Cobell Lawsuit & Settlement

Native Sun News: $3.4B Cobell settlement still in question





The following story was written and reported by Karin Eagle, Native Sun News Staff Writer. All content © Native Sun News.


The late Elouise Cobell.

WASHINGTON, DC –– In an appeal filed by Sisseton Wahpeton Oyate member Kimberly Craven of Boulder, Colo., the Cobell trust fund settlement was questioned concerning its fairness to all Indian beneficiaries. The monumental $3.4 billion settlement received congressional approval in December of 2010.

The settlement aims to resolve a 15-year lawsuit spearheaded by the late Elouise Cobell, a member of the Blackfeet Nation of Montana, that claims U.S. officials stole or squandered billions of dollars in land royalties meant for Native American tribal members in exchange for oil, gas, grazing and other leases over a century. The number of Native American plaintiffs in the settlement could number 500,000 or more.

Craven’s attorney is Ted Frank of the Center for Class Action Fairness. The question presented by Frank concerned what he termed the “fatal flaw” in the settlement, in which not every class member would be fairly compensated by a $1,000 payment. Class members are to receive $1,000 payments or more, depending on the activity of their trust fund accounts and the amount of trust funds they hold.

The biggest issue presented to the three-judge panel during the 45-minute hearing on Feb. 15 was whether historical accounting was available to class members and whether these accountings were accurate.

Judge David Tatel questioned whether any examination of the trust accounts would sufficiently answer the questions presented by Frank.

“You can’t know whether it’s worth $1,000 until you have the actual accounting,” Frank said at the hearing.

Members of Congress are not inclined to fund a historical accounting, and in earlier rulings in the case, it was made “crystal clear” that there will be no meaningful historical accounting, according to attorney Adam Charnes of Kilpatrick Townsend & Stockton, who are the class-action attorneys. Charnes is based out of the firm’s Winston-Salem, N.C., office.

According to the law firm, the overwhelming majority of potential class members support the settlement.

The D.C. Circuit Court of Appeals heard the first appeal of the settlement, which is one of only four appeals filed. These appeals have delayed the distribution of settlement funds thus far.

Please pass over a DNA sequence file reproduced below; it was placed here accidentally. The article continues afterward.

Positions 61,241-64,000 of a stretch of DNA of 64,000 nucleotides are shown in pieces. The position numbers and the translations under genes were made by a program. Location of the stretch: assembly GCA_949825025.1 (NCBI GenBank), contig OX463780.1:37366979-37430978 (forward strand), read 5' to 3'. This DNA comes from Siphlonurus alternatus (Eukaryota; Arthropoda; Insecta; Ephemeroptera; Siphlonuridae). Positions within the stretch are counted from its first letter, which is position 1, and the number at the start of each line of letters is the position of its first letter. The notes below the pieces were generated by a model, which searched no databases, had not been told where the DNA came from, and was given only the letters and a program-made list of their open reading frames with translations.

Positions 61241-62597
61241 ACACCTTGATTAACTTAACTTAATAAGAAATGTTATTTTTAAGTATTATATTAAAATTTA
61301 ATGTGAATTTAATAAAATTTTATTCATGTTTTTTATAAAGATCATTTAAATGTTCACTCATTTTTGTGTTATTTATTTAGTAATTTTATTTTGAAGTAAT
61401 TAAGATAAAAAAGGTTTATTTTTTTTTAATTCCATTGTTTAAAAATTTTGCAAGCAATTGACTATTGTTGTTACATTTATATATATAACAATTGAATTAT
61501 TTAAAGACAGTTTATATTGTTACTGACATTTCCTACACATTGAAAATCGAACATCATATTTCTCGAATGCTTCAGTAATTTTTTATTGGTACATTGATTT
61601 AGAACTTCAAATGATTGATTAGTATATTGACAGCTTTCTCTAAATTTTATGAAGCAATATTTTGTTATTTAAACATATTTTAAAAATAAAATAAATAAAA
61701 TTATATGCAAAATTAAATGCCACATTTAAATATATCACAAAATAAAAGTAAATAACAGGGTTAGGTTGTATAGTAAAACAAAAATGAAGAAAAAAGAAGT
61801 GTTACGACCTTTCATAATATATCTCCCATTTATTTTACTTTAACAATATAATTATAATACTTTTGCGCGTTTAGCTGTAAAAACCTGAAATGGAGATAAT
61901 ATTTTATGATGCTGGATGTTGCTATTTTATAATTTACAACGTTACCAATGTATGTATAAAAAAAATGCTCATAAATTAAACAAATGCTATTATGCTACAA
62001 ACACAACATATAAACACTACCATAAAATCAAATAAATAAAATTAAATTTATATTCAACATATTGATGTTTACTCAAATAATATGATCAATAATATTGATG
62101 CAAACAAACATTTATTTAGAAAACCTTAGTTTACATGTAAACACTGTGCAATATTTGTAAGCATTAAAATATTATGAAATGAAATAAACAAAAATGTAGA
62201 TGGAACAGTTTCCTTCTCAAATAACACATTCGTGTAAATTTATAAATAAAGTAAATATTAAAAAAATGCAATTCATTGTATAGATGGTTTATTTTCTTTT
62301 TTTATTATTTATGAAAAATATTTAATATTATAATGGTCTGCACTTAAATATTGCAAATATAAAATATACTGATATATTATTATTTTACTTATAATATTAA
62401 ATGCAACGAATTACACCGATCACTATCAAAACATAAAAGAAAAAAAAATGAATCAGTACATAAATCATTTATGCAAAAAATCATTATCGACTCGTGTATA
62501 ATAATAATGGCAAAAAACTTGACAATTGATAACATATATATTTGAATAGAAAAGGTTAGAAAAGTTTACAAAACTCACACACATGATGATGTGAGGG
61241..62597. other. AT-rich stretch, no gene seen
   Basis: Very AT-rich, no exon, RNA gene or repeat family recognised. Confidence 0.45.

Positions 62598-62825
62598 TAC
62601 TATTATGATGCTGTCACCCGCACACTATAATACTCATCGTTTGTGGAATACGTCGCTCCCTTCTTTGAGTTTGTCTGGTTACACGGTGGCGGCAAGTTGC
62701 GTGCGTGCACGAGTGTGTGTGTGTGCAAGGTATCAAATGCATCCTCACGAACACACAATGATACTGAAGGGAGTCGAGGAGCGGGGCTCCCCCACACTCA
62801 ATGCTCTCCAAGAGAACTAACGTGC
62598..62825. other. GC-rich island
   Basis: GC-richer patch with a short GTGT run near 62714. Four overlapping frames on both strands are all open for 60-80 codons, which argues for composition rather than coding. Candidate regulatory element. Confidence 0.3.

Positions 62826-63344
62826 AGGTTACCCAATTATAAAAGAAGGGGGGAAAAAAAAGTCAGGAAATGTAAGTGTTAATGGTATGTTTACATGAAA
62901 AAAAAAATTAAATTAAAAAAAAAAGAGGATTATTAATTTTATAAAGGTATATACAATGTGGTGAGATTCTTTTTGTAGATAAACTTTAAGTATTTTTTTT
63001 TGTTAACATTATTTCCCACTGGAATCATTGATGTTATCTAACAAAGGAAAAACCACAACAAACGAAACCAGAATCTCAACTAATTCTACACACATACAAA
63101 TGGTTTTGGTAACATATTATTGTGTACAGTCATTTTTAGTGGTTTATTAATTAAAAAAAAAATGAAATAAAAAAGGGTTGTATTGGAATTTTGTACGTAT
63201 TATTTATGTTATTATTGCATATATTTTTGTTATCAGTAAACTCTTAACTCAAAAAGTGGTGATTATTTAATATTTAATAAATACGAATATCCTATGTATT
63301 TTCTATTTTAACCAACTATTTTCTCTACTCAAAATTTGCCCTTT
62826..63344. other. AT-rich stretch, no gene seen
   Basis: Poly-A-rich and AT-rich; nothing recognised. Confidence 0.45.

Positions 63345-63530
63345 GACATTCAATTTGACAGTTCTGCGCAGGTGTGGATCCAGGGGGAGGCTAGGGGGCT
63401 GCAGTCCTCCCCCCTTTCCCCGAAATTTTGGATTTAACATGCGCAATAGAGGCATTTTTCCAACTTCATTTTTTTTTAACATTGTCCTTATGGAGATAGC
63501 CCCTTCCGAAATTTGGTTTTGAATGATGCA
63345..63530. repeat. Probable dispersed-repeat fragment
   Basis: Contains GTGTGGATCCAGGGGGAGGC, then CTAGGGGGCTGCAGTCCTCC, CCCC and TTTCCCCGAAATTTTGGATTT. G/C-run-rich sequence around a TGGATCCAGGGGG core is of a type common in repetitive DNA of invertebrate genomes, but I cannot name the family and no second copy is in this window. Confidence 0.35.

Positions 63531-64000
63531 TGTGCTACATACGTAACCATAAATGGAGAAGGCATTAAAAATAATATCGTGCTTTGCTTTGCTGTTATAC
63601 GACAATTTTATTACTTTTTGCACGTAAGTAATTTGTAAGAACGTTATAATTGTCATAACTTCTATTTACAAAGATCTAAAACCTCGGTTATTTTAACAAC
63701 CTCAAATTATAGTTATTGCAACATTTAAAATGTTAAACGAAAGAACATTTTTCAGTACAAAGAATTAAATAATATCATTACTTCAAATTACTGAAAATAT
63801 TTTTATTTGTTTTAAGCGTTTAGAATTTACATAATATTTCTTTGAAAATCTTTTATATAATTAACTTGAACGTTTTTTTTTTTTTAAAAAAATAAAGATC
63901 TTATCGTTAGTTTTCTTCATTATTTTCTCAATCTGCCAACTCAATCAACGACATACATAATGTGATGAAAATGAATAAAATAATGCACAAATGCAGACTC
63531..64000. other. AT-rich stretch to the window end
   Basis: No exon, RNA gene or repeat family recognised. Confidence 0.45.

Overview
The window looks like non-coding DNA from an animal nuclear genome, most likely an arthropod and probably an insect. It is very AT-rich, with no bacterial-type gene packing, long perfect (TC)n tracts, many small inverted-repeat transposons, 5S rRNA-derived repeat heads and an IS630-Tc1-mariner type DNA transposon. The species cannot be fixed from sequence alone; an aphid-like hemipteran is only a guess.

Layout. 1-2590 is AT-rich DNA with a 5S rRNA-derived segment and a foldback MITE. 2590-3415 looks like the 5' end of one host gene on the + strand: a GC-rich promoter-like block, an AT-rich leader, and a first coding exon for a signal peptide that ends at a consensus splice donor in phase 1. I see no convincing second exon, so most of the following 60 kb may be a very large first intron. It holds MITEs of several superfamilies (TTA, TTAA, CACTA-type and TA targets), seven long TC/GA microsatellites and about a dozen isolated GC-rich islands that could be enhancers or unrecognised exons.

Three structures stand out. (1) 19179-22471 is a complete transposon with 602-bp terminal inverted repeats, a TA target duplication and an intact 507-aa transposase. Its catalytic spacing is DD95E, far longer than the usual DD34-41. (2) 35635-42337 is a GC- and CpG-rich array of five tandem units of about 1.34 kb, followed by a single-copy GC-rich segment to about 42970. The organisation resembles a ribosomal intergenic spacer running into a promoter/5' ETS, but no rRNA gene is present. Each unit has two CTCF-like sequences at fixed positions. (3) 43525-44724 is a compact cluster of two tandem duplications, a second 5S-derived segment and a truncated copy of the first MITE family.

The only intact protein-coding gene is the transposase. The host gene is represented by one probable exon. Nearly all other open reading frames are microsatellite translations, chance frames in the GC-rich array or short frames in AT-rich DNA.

Other notices of appeal also have been filed by a nonprofit group called the Harvest Institute Freedmen Federation and two individuals, Leatrice Tanner-Brown and William Warrior.

These appeals could delay by a year or more the disbursement of $1.5 billion to plaintiffs, plus put off reforms and a planned consolidation of fractionated Indian land included in the settlement, according to attorneys for the lawsuit’s plaintiffs.

Plaintiffs’ attorneys are asking U.S. District Judge Thomas Hogan of Washington to approve an $8.3 million appeal bond before any appeals can proceed.

“This is the largest settlement involving the government in American history, and it resolves egregious breaches of trust that have continued for more than a century,” lead plaintiffs’ attorney Dennis Gingold wrote in an August filing with the D.C. Circuit Court of Appeals.

“The settlement is too important to give somebody a free pass at delaying justice.” “Appeals aren’t free for anyone but the government,” said Gingold.

Craven also has said the settlement was politically motivated and went beyond the scope of the lawsuit without any input from tribes.

“The real aim of the expensive bond is to create an obstacle to my appeal, and Hogan should punish Cobell’s attorneys for making such a bad-faith motion,” Craven said in a letter to the court.

“For all of plaintiffs’ threats of seeking sanctions for a frivolous appeal, it is the plaintiffs who have made a frivolous legal argument meriting sanctions,” she said.

The next appeal will be heard on May 15.

(Contact Karin Eagle at staffwriter@nsweekly.com)